“I made sure I saw my shoelaces on his chest,” Dromo bragged to Steven Johnson about a match in Tampa, Florida. “There was no human being sitting out in that crowd that could have stood what we gave each other. If we had hit them out in the street like that, they wouldn’t have lasted 30 seconds.”
In an interview from 2004 with historian Crimson Mask, Buddy Colt talked about Dromo, whom he wrestled often. “They didn’t use him in Atlanta as a main event, but down in Fred Ward’s towns we must have wrestled 12 or 13 returns. We drew a lot of money down there. Bill Dromo was very believable in the ring, nothing fancy, but a solid worker, kind of like Bob Orton Sr., or even Johnny Valentine. He made you believe his matches.”
The late Skull Von Stroheim (Walter Nurnberg) recalled a little side of Dromo in a February 2001 interview with Scott Teal’s Whatever Happened to … ? newsletter. “Bill liked to gig frogs. He was a real frog eater. One time, we were on our way to Miami and he caught a little alligator. It was two to three feet long. He was driving a Volkswagen and he put it in the trunk. The trunk’s in the front of those old Volkswagens, you know. It knocked the hell out of that hood.”
Dromo loved the outdoors, and was involved in his community, including the Shriners and his church.
The must-read interview with Dromo is on the Georgiawrestlinghistory.com website, which also hosts his website. In the lengthy question and answer session, Dromo talks about growing up, hypnotizing chickens, his early days as a wrestler, the trials of the road, and goes into detail about the Atlanta promotion.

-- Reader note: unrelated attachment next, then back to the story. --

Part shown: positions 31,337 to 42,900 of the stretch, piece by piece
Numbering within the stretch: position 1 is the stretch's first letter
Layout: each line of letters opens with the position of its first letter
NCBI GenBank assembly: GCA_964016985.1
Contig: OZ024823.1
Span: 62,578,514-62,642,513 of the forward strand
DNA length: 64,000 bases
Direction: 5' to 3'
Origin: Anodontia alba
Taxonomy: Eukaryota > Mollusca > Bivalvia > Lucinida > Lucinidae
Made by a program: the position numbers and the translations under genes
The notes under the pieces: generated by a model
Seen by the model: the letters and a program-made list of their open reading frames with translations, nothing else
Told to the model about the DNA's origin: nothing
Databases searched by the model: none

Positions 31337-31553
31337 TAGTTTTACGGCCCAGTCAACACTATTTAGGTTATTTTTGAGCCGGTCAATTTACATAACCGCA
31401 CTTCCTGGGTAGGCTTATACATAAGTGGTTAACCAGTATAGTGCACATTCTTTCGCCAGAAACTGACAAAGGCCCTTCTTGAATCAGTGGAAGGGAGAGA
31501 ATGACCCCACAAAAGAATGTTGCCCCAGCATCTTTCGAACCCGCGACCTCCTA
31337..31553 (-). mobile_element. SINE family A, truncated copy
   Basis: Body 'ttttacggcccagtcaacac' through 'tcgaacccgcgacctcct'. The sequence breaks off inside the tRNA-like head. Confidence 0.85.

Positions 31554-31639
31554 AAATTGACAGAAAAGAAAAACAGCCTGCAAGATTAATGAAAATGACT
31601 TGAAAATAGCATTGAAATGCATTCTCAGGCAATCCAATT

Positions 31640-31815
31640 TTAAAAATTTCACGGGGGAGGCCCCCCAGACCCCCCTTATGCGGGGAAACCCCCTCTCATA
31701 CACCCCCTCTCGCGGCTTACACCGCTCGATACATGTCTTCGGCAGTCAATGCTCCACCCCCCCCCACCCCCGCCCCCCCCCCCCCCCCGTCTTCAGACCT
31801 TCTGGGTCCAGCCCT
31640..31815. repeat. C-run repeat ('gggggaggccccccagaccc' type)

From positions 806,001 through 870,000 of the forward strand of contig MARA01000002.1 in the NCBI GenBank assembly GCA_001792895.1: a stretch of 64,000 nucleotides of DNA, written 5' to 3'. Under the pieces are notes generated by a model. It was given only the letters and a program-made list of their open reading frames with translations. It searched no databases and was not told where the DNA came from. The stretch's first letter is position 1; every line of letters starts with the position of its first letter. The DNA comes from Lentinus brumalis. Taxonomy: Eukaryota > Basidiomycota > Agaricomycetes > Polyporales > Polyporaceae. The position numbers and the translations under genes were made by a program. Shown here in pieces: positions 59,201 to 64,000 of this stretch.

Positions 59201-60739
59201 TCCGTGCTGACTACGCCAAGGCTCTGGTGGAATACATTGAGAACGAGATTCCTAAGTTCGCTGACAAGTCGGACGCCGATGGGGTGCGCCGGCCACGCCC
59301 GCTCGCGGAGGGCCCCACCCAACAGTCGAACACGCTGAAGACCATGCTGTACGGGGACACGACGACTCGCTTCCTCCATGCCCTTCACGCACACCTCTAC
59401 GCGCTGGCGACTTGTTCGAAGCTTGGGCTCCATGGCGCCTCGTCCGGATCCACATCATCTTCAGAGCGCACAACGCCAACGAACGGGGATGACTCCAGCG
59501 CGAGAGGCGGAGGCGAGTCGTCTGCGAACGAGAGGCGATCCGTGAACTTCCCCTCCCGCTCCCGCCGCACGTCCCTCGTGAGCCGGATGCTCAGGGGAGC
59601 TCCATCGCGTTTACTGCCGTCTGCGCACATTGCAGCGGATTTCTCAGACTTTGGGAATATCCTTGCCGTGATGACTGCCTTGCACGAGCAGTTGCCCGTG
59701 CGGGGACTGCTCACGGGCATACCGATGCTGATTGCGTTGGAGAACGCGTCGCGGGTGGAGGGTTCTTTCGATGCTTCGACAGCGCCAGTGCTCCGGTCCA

“Anyone that has ever met or talked to Bill Dromo knows he is not one to mince words — although he is very careful with them. He is the kind of person who only speaks his mind when he feels something really needs to be said,” wrote Rich Tate in the preamble to the interview.
Titles that Dromo held include the Stampede International tag team belts with Gil Hayes, a tag title in Macon, Georgia with Alberto Torres, the Mid-America tag belts out of Alabama with Tojo Yamamoto, and the Southern heavyweight title out of Florida, and Georgia city belts like the Columbus heavyweight title and the Augusta heavyweight title.
Dromo also worked under a mask as Mr. Griffin, in Griffin, Georgia, and the Super Destroyer in Tennessee for promoter Jerry Jarrett at the tail end of his career.
His last recorded match was in 1982. He ran a restaurant and worked as a security guard until retiring. Dromo had numerous ailments, including a ruptured aorta in December 1996, that required 15 hours of surgery. For the last number of years, he suffered from Parkinson’s Disease.
He died on December 28, 2012 at his home in Carrollton, Georgia.
“Having known Bill for about ten years, this one hurts personally,” wrote Tate. “He was always available with kind words even when it was obvious his health was getting the better of him. He will indeed be missed by many.”
The funeral service will be held at 2 p.m. on Friday, January 4, 2013 in the chapel of West Cobb Funeral Home and Crematory in Marietta, Georgia, with Rev. Bobby Simmons (a former wrestling referee) officiating. Interment will follow at Kennesaw Memorial Park Cemetery. Survivors include his wife, Karin, daughters Denise Walker (Marc), Tanja Matthews (Stan), and Kelly Hicks (Bobby), along with six grandchildren, and other relatives.